- Author: Brenda Dawson
What if you could significantly improve the nutritional quality of your diet, just by switching one of the vegetables you eat every day?
In parts of Africa, some people are doing just that by switching from yellow or white sweet potatoes to orange-fleshed varieties.
In many African countries, sweet potatoes are a common staple—though not the orange-fleshed varieties I’m used to finding on the Thanksgiving table.
That orange color signifies the potato’s beta-carotene content, which our bodies convert to vitamin A. Vitamin A deficiency is the leading cause of preventable blindness in children and is crucial to the survival of...
- Author: Ann King Filmer
While many of us cherish the mystique of popping a wine cork, screw caps are becoming more commonplace in the wine industry. Half a century ago, screw caps were associated with cheap rotgut wine, but now they have replaced corks in many premium wines and at many of the world’s best wineries.
Wine bottles are sealed primarily in three ways — natural corks, synthetic corks or screw caps. All have their advantages and disadvantages, and most certainly their proponents and opponents. While synthetic corks never gained much of a foothold in the wine industry, screw caps are being studied more frequently for their efficacy and quality.
While screw caps were originally thought to be airtight, resulting in the...
- Author: Ann King Filmer
Nutrition, food security and sufficient family incomes are challenges in many parts of the world. Half the world’s people live in rural areas in developing countries. Because hunger and malnutrition are often linked to poverty, providing economic opportunities through horticultural production not only helps family incomes, but also addresses food security and nutrition. Training women to produce and market horticultural crops in the developing world also helps provide a much-needed income stream for families with children.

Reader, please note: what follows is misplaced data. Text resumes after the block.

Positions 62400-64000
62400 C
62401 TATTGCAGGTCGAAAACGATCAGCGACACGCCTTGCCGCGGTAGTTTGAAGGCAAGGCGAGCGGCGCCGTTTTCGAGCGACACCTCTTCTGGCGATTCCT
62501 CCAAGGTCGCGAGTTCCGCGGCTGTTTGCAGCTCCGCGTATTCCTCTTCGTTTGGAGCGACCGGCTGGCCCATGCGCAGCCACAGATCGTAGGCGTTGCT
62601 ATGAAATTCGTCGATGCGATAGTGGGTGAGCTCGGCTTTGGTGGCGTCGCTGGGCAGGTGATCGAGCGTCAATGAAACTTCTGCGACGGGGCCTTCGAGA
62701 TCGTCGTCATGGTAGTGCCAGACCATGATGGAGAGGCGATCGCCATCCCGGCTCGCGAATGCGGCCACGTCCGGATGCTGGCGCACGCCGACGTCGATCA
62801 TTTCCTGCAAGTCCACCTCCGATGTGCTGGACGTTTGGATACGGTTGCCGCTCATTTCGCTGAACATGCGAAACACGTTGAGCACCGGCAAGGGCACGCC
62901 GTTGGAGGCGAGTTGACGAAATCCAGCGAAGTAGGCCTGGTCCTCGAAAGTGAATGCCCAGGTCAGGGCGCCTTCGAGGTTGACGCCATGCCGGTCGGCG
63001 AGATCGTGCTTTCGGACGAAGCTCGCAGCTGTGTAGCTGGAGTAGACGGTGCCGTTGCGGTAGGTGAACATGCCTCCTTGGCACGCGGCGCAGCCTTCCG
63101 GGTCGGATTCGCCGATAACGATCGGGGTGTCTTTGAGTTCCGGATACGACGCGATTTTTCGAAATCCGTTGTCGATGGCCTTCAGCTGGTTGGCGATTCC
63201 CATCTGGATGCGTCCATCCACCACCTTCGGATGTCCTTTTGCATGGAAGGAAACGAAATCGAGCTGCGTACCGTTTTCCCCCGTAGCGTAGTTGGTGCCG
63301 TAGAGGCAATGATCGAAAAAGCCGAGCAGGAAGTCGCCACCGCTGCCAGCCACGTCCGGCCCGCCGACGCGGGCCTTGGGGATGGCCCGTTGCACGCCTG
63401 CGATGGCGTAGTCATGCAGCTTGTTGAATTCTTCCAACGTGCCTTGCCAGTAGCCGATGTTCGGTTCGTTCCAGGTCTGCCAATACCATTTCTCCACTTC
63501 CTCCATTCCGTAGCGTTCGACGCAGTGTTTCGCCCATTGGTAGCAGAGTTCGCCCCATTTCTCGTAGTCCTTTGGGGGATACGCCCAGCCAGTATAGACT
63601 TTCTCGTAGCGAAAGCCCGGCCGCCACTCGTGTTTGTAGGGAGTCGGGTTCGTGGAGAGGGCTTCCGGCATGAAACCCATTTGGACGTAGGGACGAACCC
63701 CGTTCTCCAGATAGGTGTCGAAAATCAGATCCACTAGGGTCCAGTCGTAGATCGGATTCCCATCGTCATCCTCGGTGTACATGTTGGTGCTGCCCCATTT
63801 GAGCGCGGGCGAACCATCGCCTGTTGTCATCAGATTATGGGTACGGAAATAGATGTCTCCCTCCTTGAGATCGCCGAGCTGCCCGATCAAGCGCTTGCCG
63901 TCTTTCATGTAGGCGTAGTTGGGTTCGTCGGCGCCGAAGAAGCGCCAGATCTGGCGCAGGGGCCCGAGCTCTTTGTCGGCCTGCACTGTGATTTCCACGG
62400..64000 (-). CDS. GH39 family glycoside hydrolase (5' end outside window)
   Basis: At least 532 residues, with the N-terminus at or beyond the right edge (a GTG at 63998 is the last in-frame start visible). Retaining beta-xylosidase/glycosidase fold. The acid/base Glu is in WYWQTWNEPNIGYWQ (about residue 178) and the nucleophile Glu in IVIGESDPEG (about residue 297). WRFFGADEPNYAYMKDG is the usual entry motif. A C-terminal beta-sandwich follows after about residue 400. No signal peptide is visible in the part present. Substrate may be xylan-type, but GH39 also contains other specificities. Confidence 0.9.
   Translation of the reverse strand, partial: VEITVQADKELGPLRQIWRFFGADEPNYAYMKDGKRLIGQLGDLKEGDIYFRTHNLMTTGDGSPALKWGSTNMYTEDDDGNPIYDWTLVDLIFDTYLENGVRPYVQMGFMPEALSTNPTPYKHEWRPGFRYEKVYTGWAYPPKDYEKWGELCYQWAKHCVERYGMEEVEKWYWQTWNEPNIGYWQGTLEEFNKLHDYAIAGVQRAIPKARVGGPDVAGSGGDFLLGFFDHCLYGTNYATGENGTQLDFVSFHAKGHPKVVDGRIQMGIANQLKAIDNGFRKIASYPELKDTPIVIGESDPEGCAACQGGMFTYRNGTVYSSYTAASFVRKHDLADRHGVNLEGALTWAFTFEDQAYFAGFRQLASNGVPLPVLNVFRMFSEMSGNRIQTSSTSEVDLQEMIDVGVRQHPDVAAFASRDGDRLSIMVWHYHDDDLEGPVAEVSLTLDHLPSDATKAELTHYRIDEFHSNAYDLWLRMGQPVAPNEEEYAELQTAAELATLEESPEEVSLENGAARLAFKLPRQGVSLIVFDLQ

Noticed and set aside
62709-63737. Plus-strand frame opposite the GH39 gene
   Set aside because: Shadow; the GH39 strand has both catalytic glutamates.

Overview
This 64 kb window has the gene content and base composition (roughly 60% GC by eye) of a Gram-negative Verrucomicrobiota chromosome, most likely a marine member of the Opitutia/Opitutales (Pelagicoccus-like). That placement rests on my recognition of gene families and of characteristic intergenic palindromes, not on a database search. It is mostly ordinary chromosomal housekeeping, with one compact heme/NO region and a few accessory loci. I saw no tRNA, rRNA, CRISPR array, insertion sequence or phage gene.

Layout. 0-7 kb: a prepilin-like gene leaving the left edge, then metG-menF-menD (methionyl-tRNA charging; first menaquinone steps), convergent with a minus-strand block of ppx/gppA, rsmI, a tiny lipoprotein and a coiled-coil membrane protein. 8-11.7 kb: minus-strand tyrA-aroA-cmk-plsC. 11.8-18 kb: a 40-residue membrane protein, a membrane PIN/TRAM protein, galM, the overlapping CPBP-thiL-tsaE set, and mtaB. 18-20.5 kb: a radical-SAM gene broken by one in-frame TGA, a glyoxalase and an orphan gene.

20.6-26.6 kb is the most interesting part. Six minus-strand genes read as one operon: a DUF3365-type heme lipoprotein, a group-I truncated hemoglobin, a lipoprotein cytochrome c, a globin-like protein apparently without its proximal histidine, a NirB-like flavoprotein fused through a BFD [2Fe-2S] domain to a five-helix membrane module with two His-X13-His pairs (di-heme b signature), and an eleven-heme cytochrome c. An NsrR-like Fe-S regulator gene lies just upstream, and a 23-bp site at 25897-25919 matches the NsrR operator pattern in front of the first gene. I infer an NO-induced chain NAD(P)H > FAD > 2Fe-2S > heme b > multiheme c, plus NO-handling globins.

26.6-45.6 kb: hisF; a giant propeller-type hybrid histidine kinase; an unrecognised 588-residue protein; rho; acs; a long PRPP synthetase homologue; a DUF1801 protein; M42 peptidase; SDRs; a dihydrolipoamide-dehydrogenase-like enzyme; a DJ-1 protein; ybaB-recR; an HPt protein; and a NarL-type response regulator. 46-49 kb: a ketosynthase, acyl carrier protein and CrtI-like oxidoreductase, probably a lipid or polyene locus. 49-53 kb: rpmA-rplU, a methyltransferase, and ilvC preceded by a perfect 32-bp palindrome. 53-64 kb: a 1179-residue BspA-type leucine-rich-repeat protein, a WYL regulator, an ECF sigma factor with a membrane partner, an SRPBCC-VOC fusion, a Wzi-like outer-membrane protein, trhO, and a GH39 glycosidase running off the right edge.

UC Davis is addressing food security and economic development in Africa, Southeast Asia, Central America, and elsewhere, by coordinating an...
- Author: Diane Nelson
While working in Tanzania on community development projects several years ago, Iago Lowe came to a life-changing conclusion:
Food security is central to projects that make a lasting difference in people's well-being. It ensures that communities have the seeds, soil, water and environment to produce enough to eat.
However, his bachelor's degree in physics and religion from Dartmouth College did not adequately prepare him to spearhead those kinds of projects.
To address that gap in his ability to "make some small difference in the world," Lowe started doctoral studies at UC Davis in 2007 in plant breeding and genetics.
"There are so many needs in developing nations — for schools, roads, water, other...
- Posted By: Alec Rosenberg
- Written by: Harry Mok
Back in the 1960s and 1970s, when organic was a foreign word to most Americans, students at UC Davis and UC Santa Cruz were part of a wave of environmental activism that sought alternatives to agricultural methods that distanced people from farms and relied on heavy use of chemical pesticides and fertilizers.
In 1971, student enthusiasm for a garden at UC Santa Cruz that used natural cultivation methods grew so much so that 14 acres were set aside for the UC Santa Cruz Farm and Garden to create more opportunities to research...